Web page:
Tag Archives: respect

Inauguration Day Ethics Dunces

dunces

Three of many…

Ethics Dunce: ABC’s Byron Pitts

Wow.

Earlier today I wrote,

A friend posted on Facebook yesterday that she was “disgusted” by all the white people wearing “Make America Great Again” hats around the Capitol yesterday. This struck me as akin to the joke about the boy who murdered his parents seeking mercy from the court because he was an orphan. African Americans, especially around D.C., have been urged and in many cases bullied to boycott everything having to do with Trump, and now people like my friend are suggesting that blacks are being excluded, proving the racism of the new President.

I actually deleted a section that said: “Just watch: some inveterate news media race-baiter will cite the abundance of whites to impugn Trump and Republicans. Which will it be?” The answer, we now know, is Byron Pitts. Virtually the entire Congressional Black Caucus boycotted the event, blacks who expressed support for Trump or even hinted that the supported the Inauguration faced shunning and threats, and this guy had the gall to say, during the ABC coverage today,

“Think about this crowd and think about the divided America. We talked about the noise of the racial divide, this is the whisper of the racial divide in America. Think back to when President Obama took office for the first time. How diverse the crowd was. You saw the rainbow of America. Today this looks like the ice cream of America. Right? It is an overwhelmingly white audience.”

What does that tell Pitts? It tells me that one segment in society is willing to put color and politics aside and support a duly elected leader, and one is not.

Ethics Dunce: George Will

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Filed under Ethics Dunces, Etiquette and manners, Government & Politics, History, Journalism & Media, language

Ethics Dunce: Madame Tussaud’s Wax Museum

 

wax-obama

Above is the current wax figure used at the museums’ various locales to represent Barack Obama. Boy, I LIKE that guy! Who wouldn’t trust THAT guy?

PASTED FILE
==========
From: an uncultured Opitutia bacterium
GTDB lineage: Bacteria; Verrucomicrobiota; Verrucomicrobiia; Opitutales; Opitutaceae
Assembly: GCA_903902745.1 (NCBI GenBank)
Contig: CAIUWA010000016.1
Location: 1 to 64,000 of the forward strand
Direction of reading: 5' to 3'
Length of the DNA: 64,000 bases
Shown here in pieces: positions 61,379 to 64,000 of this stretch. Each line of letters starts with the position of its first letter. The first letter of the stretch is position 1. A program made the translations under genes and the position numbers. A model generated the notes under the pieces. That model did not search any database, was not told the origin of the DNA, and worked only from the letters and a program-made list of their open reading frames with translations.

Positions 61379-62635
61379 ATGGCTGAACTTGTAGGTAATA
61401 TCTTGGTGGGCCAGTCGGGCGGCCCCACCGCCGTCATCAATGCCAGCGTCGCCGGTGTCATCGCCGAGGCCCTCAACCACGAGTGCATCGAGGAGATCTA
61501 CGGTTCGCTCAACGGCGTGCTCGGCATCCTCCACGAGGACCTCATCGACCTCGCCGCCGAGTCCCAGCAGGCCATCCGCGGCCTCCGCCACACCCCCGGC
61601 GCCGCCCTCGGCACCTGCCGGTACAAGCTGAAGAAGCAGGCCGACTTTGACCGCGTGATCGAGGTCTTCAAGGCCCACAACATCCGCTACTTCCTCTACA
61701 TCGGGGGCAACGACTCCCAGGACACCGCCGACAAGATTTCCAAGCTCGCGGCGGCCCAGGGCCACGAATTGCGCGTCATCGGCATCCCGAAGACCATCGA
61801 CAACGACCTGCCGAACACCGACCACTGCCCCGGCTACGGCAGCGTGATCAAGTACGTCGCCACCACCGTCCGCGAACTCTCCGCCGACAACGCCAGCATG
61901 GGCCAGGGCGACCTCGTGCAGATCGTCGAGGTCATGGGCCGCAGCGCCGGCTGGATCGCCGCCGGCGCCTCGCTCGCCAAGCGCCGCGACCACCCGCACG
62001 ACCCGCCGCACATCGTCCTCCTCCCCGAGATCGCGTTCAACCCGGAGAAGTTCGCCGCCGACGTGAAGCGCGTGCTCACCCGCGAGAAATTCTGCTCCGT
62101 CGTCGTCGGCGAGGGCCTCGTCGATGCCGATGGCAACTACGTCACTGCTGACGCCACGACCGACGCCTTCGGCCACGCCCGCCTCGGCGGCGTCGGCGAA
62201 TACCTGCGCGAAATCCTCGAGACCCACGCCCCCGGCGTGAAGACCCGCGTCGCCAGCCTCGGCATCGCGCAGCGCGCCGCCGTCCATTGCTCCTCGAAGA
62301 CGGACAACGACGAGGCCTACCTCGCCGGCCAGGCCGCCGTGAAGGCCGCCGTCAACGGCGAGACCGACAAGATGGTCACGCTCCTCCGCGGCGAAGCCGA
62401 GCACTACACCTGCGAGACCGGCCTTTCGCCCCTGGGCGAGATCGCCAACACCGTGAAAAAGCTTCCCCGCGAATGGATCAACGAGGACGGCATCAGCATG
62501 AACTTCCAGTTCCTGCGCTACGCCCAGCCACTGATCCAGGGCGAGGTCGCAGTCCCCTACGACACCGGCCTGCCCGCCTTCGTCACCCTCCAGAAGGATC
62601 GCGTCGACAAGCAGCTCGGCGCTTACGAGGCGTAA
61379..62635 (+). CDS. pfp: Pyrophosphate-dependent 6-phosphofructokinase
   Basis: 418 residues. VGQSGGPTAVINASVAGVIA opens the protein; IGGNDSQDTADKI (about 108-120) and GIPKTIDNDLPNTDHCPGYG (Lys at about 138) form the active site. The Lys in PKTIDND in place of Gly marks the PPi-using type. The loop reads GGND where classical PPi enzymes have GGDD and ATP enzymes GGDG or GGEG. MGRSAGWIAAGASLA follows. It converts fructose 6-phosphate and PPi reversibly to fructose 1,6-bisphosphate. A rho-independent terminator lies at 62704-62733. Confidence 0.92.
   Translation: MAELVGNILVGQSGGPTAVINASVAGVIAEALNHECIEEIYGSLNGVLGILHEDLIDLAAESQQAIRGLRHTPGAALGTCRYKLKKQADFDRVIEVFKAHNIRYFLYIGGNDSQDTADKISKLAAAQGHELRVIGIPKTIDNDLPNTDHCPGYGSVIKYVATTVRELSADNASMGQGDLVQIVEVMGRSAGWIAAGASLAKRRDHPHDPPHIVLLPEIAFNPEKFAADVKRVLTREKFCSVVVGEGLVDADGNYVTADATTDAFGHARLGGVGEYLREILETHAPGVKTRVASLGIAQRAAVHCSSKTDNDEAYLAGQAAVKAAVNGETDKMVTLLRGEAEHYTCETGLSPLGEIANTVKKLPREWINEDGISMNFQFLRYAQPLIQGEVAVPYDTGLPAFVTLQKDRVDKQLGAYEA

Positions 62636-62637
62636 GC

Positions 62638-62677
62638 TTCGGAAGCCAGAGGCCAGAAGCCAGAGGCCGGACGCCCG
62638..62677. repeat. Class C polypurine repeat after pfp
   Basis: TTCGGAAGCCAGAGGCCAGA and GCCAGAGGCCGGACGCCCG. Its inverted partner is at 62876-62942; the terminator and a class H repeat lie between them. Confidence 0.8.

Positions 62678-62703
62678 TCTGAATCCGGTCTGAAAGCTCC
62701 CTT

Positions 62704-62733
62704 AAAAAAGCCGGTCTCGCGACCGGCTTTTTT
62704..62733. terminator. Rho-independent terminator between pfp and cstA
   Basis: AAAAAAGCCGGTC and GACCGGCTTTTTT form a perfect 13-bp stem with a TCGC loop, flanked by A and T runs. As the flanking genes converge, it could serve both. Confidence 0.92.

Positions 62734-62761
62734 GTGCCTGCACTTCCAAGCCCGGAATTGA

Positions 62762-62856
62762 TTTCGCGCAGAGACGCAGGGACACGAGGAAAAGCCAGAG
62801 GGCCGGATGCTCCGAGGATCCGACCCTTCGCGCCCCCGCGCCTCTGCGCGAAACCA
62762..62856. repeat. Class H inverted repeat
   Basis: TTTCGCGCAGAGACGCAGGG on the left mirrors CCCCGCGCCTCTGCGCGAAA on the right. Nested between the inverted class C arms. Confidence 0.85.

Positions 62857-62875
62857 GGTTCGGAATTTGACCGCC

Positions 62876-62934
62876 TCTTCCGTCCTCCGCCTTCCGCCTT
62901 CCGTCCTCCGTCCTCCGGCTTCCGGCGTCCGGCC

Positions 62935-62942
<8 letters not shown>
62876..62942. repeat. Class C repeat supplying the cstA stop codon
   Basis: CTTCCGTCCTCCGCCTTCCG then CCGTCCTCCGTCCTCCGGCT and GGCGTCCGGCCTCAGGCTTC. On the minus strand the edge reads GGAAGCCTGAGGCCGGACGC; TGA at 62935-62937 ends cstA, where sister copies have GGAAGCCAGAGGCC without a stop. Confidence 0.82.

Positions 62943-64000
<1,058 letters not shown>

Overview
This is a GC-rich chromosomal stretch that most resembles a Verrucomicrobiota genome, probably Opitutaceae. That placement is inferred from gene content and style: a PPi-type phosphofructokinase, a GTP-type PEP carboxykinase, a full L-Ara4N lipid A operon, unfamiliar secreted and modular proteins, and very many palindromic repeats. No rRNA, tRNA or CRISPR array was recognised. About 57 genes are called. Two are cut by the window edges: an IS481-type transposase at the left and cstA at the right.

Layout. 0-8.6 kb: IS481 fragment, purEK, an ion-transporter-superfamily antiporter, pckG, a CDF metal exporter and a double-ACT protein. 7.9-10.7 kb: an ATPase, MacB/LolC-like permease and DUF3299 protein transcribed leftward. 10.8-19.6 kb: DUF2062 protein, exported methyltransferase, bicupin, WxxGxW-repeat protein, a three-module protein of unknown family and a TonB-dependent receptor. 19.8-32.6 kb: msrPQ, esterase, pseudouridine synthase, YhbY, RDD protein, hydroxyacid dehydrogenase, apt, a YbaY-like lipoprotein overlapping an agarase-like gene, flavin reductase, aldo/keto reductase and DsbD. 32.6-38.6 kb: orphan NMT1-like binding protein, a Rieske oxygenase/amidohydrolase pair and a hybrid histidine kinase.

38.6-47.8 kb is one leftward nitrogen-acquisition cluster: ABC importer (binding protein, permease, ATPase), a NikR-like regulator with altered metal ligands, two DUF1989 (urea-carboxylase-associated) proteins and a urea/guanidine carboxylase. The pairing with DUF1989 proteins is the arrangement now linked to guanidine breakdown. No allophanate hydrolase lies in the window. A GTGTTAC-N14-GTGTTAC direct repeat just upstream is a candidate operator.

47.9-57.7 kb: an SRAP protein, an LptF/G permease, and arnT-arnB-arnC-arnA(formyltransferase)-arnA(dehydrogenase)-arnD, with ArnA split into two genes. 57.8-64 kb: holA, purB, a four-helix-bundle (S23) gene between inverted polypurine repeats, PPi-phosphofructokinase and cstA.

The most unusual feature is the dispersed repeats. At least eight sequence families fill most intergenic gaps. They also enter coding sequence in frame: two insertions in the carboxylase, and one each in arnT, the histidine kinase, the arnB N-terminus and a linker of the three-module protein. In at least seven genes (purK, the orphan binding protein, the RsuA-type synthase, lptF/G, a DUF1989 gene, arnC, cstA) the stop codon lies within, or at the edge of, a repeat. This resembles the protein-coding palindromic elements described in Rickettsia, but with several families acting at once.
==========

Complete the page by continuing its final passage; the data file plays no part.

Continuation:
And here is the newly unveiled effigy of Donald Trump, just in time for his Inauguration…

wax-trump

ARRRGH!!!!

RUUUUUUUNNNNNN!!!

Nice, Madame.  Make him look as much like Mussolini, or Alec Baldwin’s ugly SNL impression as possible.

No bias there!

Just out of curiosity, I checked the museum’s representations of Hillary Clinton..

wax-hillaryclinton

(Looks just like her, don’t you think?)

and Bill…

wax-bill

(To be fair, Wax Monica is just out of the picture…)

…in comparison to that of President George W. Bush.

wax-bush

 

Hey, what’s unfair about any of those? We all know Republicans are mean and scary, and never smile, right? Democratic leaders, however, are warm, friendly and welcoming!

Shameless.

 

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Filed under Arts & Entertainment, Business & Commercial, Ethics Alarms Award Nominee, Ethics Dunces, Government & Politics, Popular Culture

Hillary Gets A Standing O On Broadway

standing-o

Well, good.

Last night, Hillary, Bill and Chelsea Clinton attended the closing performance of “The Color Purple” on The Great White Way. The audience gave Hillary a standing ovation.

This profoundly annoyed the conservative media and blogosphere, which contrasted the warm reception with the booing Vice-President-Elect Pence when he want to see “Hamilton” just down the street. It was a contrast, all right: the audience at “Hamilton” were rude jerks, and the audience at “The Color Purple” treated Hillary Clinton like every audience of fair and respectful citizens should treat anyone willing to endure the rigors and abuse of a Presidential campaign for the privilege of being burdened by one of the most difficult and all-consuming responsibilities on earth, in order to serve and protect the United States of America.

Kind and respectful gestures are never unethical.

I would have stood.

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Filed under Arts & Entertainment, Citizenship, Etiquette and manners, Government & Politics

The Ethical Problem With The Cinnebon Tweet

cinnebon-fisher